Cash advance from Treasury to repay depositors under consideration — Mahendran

Liquidation of Golden Key on the cards



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by Suresh Perera


A liquidator will be appointed by the Central Bank to wind up operations of Golden Key (GK) by September 2015, a high-ranking official disclosed last week.


"The liquidation process will begin one month after the August 17 parliamentary election", Central Bank Governor, Arjuna Mahendran said.


He said that GK owns a wide range of assets. The company has under its wing varied properties, including hospitals and schools. "We need some time for a complete audit to be conducted on the assets of the company".


Asked by The Sunday Island whether the second tranche of Rs. 3.8 billion required to reimburse depositors in the follow-up round of repayments will also come from the government, Mahendran said that a cash infusion for this commitment will probably be sought from the Treasury as an advance against the assets of GK.


"We are looking at drawing an advance because we need to find buyers for these assets at the right market prices", the Governor noted.


"We don’t want to be hasty and dispose of these properties at low prices", he explained. "That is why the possibility of raising an advance is being actively considered".


Mahendran said the previous government had been operating GK as a "going concern" and under the present circumstances a liquidator will have to be appointed to wind up the company, raise funds through the liquidation of its assets and honor commitments towards depositors.


Responding to another query on the substantial wage bill GK has to foot, though the company itself is not generating an income, the Central Bank Governor replied, "With the proposed appointment of a liquidator, only a Chairman needs to be in place to oversee the process".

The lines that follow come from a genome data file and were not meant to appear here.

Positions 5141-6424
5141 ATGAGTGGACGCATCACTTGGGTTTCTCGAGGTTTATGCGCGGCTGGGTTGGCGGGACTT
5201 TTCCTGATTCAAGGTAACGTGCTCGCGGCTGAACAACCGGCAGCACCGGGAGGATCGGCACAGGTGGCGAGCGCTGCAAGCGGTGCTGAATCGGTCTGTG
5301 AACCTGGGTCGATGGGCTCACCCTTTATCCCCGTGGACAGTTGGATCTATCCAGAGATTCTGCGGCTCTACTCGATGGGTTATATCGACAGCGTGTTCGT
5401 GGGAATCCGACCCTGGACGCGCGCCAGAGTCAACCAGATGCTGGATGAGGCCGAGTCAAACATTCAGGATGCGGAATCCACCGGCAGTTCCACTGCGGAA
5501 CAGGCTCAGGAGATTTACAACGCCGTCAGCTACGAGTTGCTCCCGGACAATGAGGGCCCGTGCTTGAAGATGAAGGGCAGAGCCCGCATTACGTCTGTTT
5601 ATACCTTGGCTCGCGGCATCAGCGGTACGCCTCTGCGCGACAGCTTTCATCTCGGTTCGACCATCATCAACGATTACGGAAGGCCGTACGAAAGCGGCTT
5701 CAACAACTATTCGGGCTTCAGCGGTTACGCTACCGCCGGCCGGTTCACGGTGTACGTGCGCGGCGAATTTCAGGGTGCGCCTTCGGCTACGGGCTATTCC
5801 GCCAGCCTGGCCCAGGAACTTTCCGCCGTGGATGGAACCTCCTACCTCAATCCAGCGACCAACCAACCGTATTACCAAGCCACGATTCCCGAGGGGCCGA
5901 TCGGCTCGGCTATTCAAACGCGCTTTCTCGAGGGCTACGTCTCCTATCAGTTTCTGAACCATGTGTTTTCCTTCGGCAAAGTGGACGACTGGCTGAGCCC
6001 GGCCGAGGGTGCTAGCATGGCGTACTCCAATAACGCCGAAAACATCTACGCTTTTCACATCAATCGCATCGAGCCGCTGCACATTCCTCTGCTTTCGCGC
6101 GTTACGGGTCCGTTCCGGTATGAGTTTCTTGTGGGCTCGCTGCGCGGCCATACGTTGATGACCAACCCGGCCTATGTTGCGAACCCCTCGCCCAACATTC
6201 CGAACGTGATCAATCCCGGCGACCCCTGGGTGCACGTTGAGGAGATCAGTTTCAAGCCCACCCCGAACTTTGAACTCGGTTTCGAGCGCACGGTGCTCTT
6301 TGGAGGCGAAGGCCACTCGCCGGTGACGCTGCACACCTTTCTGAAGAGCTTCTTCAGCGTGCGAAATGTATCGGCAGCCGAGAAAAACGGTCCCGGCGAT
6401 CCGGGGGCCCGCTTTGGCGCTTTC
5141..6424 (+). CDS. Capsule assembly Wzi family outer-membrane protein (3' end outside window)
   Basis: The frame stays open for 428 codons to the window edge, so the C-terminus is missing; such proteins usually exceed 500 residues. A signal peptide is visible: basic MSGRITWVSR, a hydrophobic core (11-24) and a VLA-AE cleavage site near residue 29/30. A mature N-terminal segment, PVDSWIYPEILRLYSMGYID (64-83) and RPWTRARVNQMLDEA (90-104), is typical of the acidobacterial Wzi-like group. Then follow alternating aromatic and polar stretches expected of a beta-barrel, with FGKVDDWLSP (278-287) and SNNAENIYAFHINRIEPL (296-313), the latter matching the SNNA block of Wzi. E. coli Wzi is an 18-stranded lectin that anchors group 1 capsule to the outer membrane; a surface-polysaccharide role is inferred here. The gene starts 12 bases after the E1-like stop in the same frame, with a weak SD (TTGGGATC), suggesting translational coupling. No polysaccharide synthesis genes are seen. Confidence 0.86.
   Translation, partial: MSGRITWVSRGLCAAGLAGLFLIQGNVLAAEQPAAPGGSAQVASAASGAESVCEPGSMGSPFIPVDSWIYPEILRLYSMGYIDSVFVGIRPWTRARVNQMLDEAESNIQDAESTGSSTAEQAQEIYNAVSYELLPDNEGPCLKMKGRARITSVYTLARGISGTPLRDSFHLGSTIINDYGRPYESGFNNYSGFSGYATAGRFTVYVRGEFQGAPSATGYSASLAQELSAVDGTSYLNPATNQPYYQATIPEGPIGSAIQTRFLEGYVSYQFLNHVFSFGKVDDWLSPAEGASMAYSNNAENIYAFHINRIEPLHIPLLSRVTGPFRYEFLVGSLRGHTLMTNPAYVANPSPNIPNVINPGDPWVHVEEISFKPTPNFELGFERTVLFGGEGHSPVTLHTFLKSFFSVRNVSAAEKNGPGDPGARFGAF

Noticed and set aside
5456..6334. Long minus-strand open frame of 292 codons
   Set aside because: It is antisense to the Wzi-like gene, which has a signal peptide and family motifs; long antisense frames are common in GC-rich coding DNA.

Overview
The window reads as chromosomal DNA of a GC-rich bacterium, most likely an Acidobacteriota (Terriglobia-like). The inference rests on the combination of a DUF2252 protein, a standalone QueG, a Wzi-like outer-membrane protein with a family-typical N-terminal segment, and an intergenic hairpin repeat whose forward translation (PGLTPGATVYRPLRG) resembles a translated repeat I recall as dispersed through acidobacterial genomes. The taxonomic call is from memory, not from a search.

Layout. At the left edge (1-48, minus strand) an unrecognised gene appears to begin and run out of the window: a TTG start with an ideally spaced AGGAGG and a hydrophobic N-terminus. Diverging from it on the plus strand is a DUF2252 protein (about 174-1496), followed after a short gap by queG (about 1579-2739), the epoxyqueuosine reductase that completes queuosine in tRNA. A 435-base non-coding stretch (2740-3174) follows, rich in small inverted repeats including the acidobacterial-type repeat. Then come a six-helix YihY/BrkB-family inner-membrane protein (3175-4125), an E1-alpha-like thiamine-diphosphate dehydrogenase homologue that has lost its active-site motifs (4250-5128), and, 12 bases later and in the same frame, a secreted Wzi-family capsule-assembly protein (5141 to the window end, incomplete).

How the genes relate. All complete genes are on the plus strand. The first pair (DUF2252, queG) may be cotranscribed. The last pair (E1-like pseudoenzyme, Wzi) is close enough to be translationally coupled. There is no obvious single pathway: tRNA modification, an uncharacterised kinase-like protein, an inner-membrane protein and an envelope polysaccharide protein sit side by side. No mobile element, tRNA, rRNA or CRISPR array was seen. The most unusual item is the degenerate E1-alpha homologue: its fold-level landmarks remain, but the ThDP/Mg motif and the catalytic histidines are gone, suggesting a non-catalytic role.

Asked whether legal sanction will be required to clear the way for a liquidator to be named, he said that it won’t be necessary as this aspect was incorporated in the submissions the Central Bank made to the Supreme Court.


"We have completed the process of reimbursing depositors with holdings up to Rs. 1 million", Dinesh Perera, the company’s CEO, announced last week.


He said that Rs. 544.3 million was disbursed under the first phase with Treasury funding. "All the cheques have now been mailed".


Asked whether the proposed second phase, where investors with deposits up to Rs. 10 million are expected to be repaid, will begin only after liquidating GK assets, the CEO declined to comment.


The best option is to appoint officials from the Central Bank to the management of GK, as done earlier, so that there is no separate remuneration involved, suggested Dushanthi Hapugoda, president, All GKCC Depositors’ Association.


The company’s Chairman, Priyantha Fernando, a former Central Bank deputy governor, works on a voluntary basis,


GK needs Rs. 2.5 million per month to meet the salary commitments of the CEO, six staff members and the security officers and the cash comes from fast-depleting GK finances raised after liquidating some assets of the former directors, she said.


Meanwhile, during last week’s resumed hearing of the High Court case, Sumadu Hewage, Counsel for the depositors, proposed that the former GK directors contribute 30% towards ongoing efforts to grant relief to aggrieved depositors.


 


 
 
 
 
 
 
 
 
 
 
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